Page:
95: A Familiar Face

95: A Familiar Face

From Chicken Soup for the Soul: My Very Good, Very Bad Dog

A Familiar Face

Not-so-fun fact: Theobromine an ingredient in chocolate, can be toxic to dogs, causing liver failure or death. It’s best not to give your dog chocolate, especially if it’s small.

When my husband Ron brought home the gregarious, six-week-old yellow Lab pup, I was dismayed. Although I’m as avid a dog fancier as he is, I had two children, ages one and two, and was expecting a third. The idea of a big, full-of-vim-and-vigor puppy thrown into the mix, with Ron frequently away from home taking university courses, was overwhelming. I wanted to tell my spouse to take that toasty-warm, sweet-smelling bundle of buff-colored fur right back to the breeder. I couldn’t manage any more responsibilities. Then I saw the look on his face, and the thought melted like ice in a microwave.

This was his dream dog, the one he’d longed for all his life. Okay, I sighed inwardly. I’d give it a try.

“What are you going to name him?” I asked resignedly as the puppy snuggled into my arms and heart.

He shrugged. Then he glanced past me at the television screen where the children were watching cartoons. A forestry commercial had just flashed on featuring Smokey, the big, amiable fire-prevention bear.

“Smokey,” he said. “I’m going to call him Smokey.”

So Smokey joined the family that cold April afternoon. He loved the big hayfield that was the back yard of our rural home. He housebroke easily and was amazingly gentle with the children. Small hands in his fur or on his ears or tail didn’t deter him, although I tried to keep such unfair treatment to a minimum. In fact, he reveled in being with the two little ones, Joan and Carol. Carol learned to walk by pulling herself upright on Smokey’s hindquarters.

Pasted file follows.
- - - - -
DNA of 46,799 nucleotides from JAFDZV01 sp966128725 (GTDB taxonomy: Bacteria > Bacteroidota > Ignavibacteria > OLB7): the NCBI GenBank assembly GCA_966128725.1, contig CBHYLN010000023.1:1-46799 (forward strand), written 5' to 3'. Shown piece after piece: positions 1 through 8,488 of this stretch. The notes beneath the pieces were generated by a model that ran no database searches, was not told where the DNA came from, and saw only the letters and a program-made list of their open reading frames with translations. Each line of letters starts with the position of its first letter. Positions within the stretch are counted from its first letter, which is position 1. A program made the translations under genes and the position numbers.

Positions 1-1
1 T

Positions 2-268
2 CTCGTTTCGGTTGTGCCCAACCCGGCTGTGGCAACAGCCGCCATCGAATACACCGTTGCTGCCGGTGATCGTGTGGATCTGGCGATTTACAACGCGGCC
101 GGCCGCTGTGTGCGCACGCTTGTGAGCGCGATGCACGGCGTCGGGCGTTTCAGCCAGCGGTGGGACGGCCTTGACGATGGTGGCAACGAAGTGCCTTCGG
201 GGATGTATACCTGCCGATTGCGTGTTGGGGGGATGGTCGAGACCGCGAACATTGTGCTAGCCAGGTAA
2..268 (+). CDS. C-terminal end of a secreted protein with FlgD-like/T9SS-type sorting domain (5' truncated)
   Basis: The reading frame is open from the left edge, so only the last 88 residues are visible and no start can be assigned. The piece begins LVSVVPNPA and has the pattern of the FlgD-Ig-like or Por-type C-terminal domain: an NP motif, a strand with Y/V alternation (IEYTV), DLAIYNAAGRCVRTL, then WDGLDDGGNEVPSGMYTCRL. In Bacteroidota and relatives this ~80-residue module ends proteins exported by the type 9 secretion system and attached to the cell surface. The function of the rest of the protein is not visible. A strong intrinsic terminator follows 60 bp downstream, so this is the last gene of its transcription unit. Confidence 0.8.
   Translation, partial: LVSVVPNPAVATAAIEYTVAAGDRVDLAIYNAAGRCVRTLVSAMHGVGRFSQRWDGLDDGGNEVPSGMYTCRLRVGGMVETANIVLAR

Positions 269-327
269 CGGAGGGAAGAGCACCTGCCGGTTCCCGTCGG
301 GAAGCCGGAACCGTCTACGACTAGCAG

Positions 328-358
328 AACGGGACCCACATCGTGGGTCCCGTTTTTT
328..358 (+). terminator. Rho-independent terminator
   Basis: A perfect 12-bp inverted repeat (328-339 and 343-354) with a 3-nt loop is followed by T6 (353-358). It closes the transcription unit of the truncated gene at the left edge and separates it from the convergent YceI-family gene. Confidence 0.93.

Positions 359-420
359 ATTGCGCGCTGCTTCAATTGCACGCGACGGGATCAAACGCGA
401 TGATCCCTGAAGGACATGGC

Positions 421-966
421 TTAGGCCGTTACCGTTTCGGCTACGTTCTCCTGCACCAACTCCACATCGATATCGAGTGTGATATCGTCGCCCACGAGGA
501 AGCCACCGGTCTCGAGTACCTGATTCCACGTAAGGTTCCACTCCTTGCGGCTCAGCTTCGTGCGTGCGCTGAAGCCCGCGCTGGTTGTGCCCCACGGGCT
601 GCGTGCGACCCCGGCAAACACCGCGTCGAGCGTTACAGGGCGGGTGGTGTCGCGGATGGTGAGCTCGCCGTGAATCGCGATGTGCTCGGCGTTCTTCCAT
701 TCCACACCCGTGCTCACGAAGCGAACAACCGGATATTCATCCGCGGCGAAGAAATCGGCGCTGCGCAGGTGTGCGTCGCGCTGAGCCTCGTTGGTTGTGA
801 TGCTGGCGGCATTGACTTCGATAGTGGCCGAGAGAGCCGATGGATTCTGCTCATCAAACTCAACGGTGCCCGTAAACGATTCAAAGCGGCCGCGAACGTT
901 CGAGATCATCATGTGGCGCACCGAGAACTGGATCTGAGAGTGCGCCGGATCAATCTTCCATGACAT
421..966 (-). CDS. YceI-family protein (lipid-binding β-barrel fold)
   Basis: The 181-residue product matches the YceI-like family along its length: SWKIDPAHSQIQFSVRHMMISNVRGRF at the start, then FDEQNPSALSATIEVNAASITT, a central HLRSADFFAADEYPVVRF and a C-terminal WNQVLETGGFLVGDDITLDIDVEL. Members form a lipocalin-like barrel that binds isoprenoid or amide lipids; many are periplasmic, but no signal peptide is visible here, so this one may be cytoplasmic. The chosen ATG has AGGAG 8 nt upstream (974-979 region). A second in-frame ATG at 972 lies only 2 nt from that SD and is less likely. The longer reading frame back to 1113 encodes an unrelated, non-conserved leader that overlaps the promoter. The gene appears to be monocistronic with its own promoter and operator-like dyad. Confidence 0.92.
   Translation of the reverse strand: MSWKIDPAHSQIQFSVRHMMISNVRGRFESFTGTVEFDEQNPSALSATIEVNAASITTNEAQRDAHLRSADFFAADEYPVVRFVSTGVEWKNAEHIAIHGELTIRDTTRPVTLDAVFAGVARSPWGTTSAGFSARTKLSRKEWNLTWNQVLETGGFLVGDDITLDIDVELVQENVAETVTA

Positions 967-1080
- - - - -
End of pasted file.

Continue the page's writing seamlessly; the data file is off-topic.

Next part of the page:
And that first autumn, as a green pup, Smokey further distinguished himself by proving to be an excellent retriever in the marsh that was only a couple of miles from our back door. Ron was delighted.

But Ron was frequently away from home, and I didn’t have the time or stamina to train a pup and work him into a well-socialized companion. As a result, he sometimes left our property and used the neighbor’s lawn as a bathroom. This, of course, brought immediate complaints.

In November, our third child, Steven, was born. Three babies and a big, largely untrained puppy were more than I could handle. At Christmas, in a fit of good-natured exuberance, Smokey knocked over the tree and ate an entire box of candy.

When spring arrived, I was rapidly becoming exhausted by the care of three babies and one large, high-spirited yellow Lab. Something had to give.

And it did. Fate stepped in and gave us a shove into the decision we were so reluctant to take.

In May, shortly after Smokey had celebrated his first birthday, Ron’s friend Dan and his wife Mary came to visit. They immediately fell in love with the gregarious yellow Lab. A young, childless couple who lived on a farm about fifty miles away, they’d been looking for a dog, a Labrador Retriever, in fact. When they saw our situation, they cautiously suggested that they’d be willing to take Smokey to live with them.

At first, neither Ron nor I was willing to consider the idea. In spite of our problems with children and a young dog, we loved the Lab with the good-natured grin and constantly wagging tail. We’d adopted him as surely as if we’d adopted a child. He was family.

The following week, our minds were changed when Smokey wandered out of the yard and was nearly struck by a car. Lacking supervision and attention, he’d begun to roam.

His brush with death startled us into facing reality. Smokey needed more time and care than we could give him. If we truly loved him, we’d let him go to a place where he’d get just that.

For most people who give up a dog for adoption, the story ends there. But Smokey was to prove to be an exceptional dog when fate once again stepped in.

The rural school where Ron was principal was suddenly slated for permanent closure in June. We’d have to move. Ron looked over the available teaching jobs for which he was qualified. Finally, he decided to accept a position as a chemistry teacher in a city ten miles from the farm that was now Smokey’s home. We didn’t foresee this proximity as being a problem. We’d never let the Lab know where we were.